Matt Kenseth was a five-time winner this time last year and an established championship threat. He doesn’t feel any less confident about his title chances this season even though he has not visited Victory Lane.
Kenseth goes into Atlanta Motor Speedway this weekend winless, but ranked a solid fifth in the Sprint Cup standings. With just two races remaining to set the 16-driver Chase for the Sprint Cup championship field, Kenseth should make it in on points and doesn’t feel like he needs to go for broke to get a win in the next two weeks.
“When you try harder than your hardest, that’s when you always get in trouble. That’s when you wreck,” Kenseth said. “I don’t know that we even need a win. I believe in momentum, to a certain point, but I don’t necessarily need a win. I’d just like to have two solid weeks.”
The field will be reset following the Sept. 6 race at Richmond, and Kenseth believes his Joe Gibbs Racing team is far more prepared for a run at the title than they were a year ago.
That may seem strange considering Kenseth had a dream debut season in the No. 20 Toyota, which he drove to a series-high seven wins while taking Jimmie Johnson to the wire before Johnson captured his sixth title. But Kenseth is currently only 25 points behind third-place driver Brad Keselowski, a three-time winner this season, and he points to wrecks at Sonoma, Pocono and Michigan for not having him closer to the top of the standings.
“We’d be close to the lead,” he said. “I feel like it’s been a solid year, we just haven’t been dominant. We’ve been good. We’ve been between a fourth and eighth-place car. That isn’t good enough to win it all, but it’s good enough to be in the conversation.”
So what needs to change?
Not much, according to Kenseth.
He doesn’t think his team is very far off from Hendrick Motorsports and Team Penske, and they’ve excelled at finishing higher than they should. He doesn’t believe he had a third-place car at Bristol last week, but landed there through strategy when he found himself in contention for the win near the end of the race.
“If we can just get that little bit more we need, I feel like everything is in place as good, or in some ways better, than it was last year,” Kenseth said. “I feel like our pit stops are better than they were last year. Confidence and execution and planning are better than they were last year. Everything is right there, if we can just get that little bit extra out of our cars that I know we need, I feel like the rest of it is in place and we can put together a string of races and be very competitive and hopefully contend.”
VENTURINI TO THE BOOTH: Wendy Venturini will make her co-anchor debut in the Performance Racing Network booth for the Sprint Cup Series race at New Hampshire on Sept. 21. Venturini’s stint as co-anchor will mark the first time a woman has co-anchored a Sprint Cup radio broadcast, a milestone Venturini never set out to accomplish but is more than thrilled to reach.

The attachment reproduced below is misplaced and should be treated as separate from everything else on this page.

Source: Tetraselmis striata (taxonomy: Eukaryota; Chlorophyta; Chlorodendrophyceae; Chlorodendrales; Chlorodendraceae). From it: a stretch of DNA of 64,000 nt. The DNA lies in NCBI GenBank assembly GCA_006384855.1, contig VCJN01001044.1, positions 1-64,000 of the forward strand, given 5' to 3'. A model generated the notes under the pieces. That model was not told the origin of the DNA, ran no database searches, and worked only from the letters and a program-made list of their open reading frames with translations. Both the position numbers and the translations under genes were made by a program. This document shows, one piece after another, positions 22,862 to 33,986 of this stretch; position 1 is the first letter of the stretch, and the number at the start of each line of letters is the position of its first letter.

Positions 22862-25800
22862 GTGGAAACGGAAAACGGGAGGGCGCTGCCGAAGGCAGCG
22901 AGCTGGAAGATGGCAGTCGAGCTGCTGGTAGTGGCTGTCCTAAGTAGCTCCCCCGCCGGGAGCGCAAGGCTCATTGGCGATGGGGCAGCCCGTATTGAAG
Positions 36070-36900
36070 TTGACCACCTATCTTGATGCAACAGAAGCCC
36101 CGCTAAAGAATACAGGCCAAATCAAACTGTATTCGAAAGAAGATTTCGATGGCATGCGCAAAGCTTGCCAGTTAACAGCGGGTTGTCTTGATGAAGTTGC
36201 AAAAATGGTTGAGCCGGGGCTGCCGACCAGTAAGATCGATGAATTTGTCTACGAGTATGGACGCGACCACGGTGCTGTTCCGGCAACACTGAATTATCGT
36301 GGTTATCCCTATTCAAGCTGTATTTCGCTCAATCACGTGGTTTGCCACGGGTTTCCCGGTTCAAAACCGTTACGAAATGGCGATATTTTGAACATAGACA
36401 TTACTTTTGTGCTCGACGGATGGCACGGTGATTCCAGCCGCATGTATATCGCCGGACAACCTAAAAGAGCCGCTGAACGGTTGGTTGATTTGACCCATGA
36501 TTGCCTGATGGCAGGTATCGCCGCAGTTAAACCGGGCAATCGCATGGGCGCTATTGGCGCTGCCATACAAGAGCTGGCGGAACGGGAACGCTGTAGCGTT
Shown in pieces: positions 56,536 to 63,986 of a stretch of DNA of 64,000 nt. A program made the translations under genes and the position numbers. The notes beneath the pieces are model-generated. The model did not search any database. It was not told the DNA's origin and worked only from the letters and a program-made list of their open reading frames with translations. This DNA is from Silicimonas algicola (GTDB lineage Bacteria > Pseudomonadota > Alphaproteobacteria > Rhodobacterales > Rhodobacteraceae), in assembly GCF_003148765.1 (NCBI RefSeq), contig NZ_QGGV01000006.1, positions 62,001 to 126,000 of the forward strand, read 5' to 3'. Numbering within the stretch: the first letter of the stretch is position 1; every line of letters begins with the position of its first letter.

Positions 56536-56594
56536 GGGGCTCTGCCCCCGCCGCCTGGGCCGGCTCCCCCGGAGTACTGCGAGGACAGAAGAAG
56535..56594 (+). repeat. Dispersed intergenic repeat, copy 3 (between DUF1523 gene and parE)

“While I’ve never set out to be the first woman on a list of firsts in our sport, life has brought me to situations such as these,” said Venturini.
Venturini has been preparing for the move to Cup by working alongside PRN President and co-anchor Doug Rice, as well as co-anchor Mark Garrow, for Nationwide Series races since 2012.
“Wendy has an incredible knowledge of our sport and for the past two seasons has been co-anchoring multiple Nationwide Series races on PRN. She has steadily become more comfortable in that role and is ready for a Sprint Cup broadcast,” said Rice.
Venturini started her broadcasting career hosting Race City Review, a local racing show, on the Adelphia Cable Network in 2001. She’s been a pit reporter for all three of NASCAR’s national series and an analyst since 2004 for SPEED and FOX Sports 1.
SWINDELL RETIRES: Veteran sprint car driver Sammy Swindell announced this week he is retiring from racing except for the Chili Bowl Nationals.
One of the most decorated dirt-track drivers in the country, Swindell won three World of Outlaws STP Sprint Car Series championships and ranks second in career wins with 294.
Swindell, who is 58, has also claimed almost every major sprint car event, including the Knoxville Nationals, Gold Cup Race of Champions, Kings Royal, Williams Grove National Open and more.
Swindell also won an unprecedented two World of Outlaws features on the same day in 1991 and picked up victories at Bristol Motor Speedway when it was covered in dirt in 2000-01. His five Chili Bowl victories are the most for any driver at the famed midget event.
“I always knew when the time came to retire it would be clear,” Swindell said. “I’ve had a long and very successful career. Part of the reason for the timing now is I’ve spent the last two weekends with my son, Kevin, racing. I haven’t had any time to spend with his racing the last four years. He will drive a Nationwide car for the rest of the year and I want to be there to support him.”